23 Harvard Reference Style
Uses the author's name and date of publication in the body of the text, and the bibliography is given alphabetically by author Adams, A.B. (1983a) Article title: subtitle. Journal Title 46 (Suppl. 2), Adams, A.B. (1983b) Book Title. Publisher, New York.  Bennett, W.P., Hoskins, M.A., Brady, F.P. et al. (1993) Article title. Journal Title 334 ,  

24 Vancouver Reference Style
Uses a number series to indicate references; bibliographies list these in numerical order as they appear in the text 1. Adams, A.B. (1983) Article title: subtitle. Journal Title 46 (Suppl. 2),   2. Lessells, D.E. (1989) Chapter title. In: Arnold, J.R. & Davies, G.H.B. (eds.) Book Title , 3rd edn. Blackwell Scientific Publications, Oxford, pp 3. Bennett, W.P., Hoskins, M.A., Brady, F.P. et al. (1993) Article title. Journal Title 334 ,  

25 Summaries/Examples of Styles
International Committee of Medical Journal Editors Uniform Requirements for Manuscripts Submitted to Biomedical Journals: Sample References How to Cite References/Vancouver Style, Murdoch University, Australia Blackwell Publishing Online/References BMA Reference Styles

26 Jane suddenly realised that her reference
list had too many self citations…

27 Article Submission Select your journal carefully
Read the aims and scope Think about your target audience and the level of your work – do you have a realistic chance of being accepted? Follow the guidelines in the notes for authors and include everything they ask – it makes the editor’s job easier… Articles should not be submitted to more than one journal at a time See: Instructions to Authors in Health Sciences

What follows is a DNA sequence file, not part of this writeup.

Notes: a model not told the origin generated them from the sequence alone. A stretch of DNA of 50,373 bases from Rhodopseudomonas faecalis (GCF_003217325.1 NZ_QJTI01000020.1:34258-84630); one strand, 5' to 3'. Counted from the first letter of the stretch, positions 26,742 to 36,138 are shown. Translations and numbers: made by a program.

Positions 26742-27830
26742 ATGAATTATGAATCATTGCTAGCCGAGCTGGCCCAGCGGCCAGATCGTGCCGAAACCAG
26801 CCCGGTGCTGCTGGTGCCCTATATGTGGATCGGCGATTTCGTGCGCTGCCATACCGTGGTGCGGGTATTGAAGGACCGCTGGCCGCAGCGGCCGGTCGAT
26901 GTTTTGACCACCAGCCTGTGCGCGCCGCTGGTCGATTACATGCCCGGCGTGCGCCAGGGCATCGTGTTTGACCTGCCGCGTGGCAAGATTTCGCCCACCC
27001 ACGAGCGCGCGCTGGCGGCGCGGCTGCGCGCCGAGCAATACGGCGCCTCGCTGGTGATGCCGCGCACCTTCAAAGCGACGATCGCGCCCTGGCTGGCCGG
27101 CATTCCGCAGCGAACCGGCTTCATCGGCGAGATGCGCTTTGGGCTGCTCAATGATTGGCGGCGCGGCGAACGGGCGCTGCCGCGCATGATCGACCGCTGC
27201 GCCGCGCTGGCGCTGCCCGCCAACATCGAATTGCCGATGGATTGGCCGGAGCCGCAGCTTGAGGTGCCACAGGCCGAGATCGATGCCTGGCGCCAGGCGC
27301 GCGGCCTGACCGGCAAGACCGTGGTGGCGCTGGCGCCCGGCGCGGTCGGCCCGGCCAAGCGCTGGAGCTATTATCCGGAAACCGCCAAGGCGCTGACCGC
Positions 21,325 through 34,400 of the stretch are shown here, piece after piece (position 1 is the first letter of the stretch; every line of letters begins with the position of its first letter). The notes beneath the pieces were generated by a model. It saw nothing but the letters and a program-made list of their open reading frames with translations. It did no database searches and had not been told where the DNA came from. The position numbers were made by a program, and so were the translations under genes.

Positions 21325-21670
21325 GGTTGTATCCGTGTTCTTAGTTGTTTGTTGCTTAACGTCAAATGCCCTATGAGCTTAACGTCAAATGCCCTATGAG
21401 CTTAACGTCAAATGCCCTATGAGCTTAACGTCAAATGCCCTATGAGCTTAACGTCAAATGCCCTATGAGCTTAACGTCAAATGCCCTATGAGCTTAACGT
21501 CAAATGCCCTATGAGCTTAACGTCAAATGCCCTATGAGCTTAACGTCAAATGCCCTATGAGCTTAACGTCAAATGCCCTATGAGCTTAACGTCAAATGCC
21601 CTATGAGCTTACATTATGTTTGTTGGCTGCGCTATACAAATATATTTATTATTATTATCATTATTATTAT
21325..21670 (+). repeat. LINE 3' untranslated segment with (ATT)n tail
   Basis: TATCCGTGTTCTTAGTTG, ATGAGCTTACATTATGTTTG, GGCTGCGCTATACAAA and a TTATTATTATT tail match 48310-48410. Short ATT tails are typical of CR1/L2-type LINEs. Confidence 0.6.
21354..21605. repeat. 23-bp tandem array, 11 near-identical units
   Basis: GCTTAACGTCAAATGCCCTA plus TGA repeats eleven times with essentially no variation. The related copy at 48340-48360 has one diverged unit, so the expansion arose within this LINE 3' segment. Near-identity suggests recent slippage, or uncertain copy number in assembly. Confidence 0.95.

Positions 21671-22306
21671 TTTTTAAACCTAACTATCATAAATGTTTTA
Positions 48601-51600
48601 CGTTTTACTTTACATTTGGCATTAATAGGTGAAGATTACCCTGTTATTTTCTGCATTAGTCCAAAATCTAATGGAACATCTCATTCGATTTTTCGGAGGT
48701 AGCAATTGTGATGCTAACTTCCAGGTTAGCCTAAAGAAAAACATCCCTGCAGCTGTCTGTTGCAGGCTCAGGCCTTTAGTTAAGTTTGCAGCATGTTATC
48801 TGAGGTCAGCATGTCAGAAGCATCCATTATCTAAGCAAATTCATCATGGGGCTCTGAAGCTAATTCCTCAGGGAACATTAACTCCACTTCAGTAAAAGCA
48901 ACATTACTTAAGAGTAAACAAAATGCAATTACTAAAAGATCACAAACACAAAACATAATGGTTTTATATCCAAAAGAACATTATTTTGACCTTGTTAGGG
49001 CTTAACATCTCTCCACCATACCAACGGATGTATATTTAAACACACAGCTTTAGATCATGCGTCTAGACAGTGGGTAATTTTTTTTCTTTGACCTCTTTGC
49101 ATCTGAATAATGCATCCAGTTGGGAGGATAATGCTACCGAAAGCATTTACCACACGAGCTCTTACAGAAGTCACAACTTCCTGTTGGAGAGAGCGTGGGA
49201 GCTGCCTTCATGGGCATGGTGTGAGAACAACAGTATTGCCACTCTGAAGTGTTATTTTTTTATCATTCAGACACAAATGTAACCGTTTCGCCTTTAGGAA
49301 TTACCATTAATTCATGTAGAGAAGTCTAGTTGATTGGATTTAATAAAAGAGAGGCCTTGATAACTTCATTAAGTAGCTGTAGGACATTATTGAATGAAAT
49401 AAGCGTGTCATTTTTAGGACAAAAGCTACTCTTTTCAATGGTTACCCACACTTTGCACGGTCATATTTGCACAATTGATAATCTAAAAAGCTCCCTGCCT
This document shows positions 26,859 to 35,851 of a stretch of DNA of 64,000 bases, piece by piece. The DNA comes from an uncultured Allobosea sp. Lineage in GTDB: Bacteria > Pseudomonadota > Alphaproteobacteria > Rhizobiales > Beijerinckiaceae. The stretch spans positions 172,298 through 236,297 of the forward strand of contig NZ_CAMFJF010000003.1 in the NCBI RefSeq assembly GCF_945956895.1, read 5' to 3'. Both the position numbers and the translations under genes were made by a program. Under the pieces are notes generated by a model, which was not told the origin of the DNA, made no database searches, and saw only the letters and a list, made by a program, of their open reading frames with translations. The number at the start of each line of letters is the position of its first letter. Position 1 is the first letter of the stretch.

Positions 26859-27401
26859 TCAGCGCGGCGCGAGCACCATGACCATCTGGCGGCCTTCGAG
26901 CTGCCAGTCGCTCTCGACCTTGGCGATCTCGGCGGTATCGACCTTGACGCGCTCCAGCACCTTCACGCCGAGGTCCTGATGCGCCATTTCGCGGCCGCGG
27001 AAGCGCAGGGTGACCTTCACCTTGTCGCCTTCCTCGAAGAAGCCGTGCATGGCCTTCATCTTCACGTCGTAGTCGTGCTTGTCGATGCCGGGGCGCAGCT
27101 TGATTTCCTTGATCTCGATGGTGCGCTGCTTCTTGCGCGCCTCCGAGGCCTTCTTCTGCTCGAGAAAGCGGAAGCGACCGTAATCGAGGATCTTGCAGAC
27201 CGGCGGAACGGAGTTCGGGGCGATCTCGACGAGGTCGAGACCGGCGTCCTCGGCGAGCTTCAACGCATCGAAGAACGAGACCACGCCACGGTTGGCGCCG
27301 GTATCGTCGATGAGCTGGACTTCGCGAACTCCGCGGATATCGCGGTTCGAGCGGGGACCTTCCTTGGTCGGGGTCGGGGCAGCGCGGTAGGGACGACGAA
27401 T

28 Online Submission Many publishers now offer a completely electronic submission process Article is submitted online and all of the review procedure also happens online Speeds up the editorial process Is invaluable for authors in low-income countries

29 After Submission Most journal editors will make an initial decision on a paper - to review or to reject Most editors appoint two referees Refereeing speed varies tremendously between journals Authors should receive a decision of Accept, Accept with Revision (Minor or Major), or Reject If a paper is rejected, most editors will write to you explaining their decision After rejection, authors have the option of submitting the paper to another journal - editor’s suggestions should be addressed

30 Overview of Peer Review Process
Paper Submitted Notification to Author Confirmation of Receipt Revise Accept Initial Decision by Editor Revision Received Rejection Decide to Review Revision Checked Assign Reviewers Reviewers Accept Invite Reviews Completed Paper sent to Publisher Revise Accept Reject

31 Publishing Tips Editors and reviewers are looking for original and innovative research that will add to the field of study; keys are: For research-based papers, ensure that you have enough numbers to justify sound statistical conclusions For a larger study, it may be better to produce one important research paper, rather than a number of average incremental papers

32 Background: Author’s Perspective